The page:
1 quart blackberries
1 cup sugar
1/2 teaspoon lemon extract
3/4 teaspoon salt, divided
1 1/2 cups flour
2 teaspoons baking powder
1 tablespoon sugar
1/4 teaspoon ground nutmeg
2/3 cup milk
Whipped cream, optional
Bring blackberries, 1 cup sugar, lemon extract, and 1/4 teaspoon salt to a boil in a large ovenproof Dutch oven; reduce heat, and simmer 5 minutes.
Combine remaining 1/2 teaspoon salt, flour, baking powder, 1 tablespoon sugar, and nutmeg in a medium bowl; stir in milk just until blended. The dough will be very stiff. Drop dough by tablespoonfuls onto hot blackberry mixture. Bake uncovered at 400 degrees for 35 minutes or until golden brown.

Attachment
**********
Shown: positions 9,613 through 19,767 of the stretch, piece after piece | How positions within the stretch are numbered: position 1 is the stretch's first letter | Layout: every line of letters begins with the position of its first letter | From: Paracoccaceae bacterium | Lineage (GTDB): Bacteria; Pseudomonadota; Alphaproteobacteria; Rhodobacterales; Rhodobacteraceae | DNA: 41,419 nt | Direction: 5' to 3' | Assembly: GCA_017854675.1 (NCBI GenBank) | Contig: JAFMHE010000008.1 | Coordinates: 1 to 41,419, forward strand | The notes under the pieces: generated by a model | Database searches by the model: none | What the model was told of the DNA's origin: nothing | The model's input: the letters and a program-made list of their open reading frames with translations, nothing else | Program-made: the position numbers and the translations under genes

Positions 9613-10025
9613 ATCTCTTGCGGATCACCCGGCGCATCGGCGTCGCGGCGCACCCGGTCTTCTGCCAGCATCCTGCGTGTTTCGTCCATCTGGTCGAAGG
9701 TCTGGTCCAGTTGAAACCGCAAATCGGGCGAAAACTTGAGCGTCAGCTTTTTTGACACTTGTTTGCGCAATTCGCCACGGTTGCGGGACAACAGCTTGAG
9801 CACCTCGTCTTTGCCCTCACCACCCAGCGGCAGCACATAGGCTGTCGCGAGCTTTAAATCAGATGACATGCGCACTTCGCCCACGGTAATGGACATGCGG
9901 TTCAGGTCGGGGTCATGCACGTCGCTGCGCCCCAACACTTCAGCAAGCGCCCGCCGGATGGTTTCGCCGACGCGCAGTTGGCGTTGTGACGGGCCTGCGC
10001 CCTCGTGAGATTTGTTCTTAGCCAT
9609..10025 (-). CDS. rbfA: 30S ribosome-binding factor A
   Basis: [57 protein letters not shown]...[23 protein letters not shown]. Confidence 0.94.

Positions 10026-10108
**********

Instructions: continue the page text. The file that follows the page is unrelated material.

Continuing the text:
Serve with whipped cream or ice cream, if desired.
Blackberries and Dumplings
1/2 cup flour
1/4 cup sugar, divided
1 teaspoon baking powder
1/4 teaspoon salt
1/4 cup skim milk
2 cups fresh blackberries
2/3 cup water
1/8 teaspoon ground nutmeg
Combine flour, 2 tablespoons sugar, baking powder, and salt; stir well. Stir in milk; set aside. Combine blackberries, remaining 2 tablespoons sugar, and water in a saucepan; stir well. Bring to a boil. Drop about one-fourth of the batter at a time into boiling mixture; sprinkle with nutmeg. Cover and cook over medium heat 10 to 12 minutes or until dumplings are done. Serve warm with ice cream, if desired. Yields about 4 servings.
Do these sound inviting? Let me confuse you even further by trying blueberries. That is really delicious, and I like to add lemon juice or lemon peel to blueberry dumplings.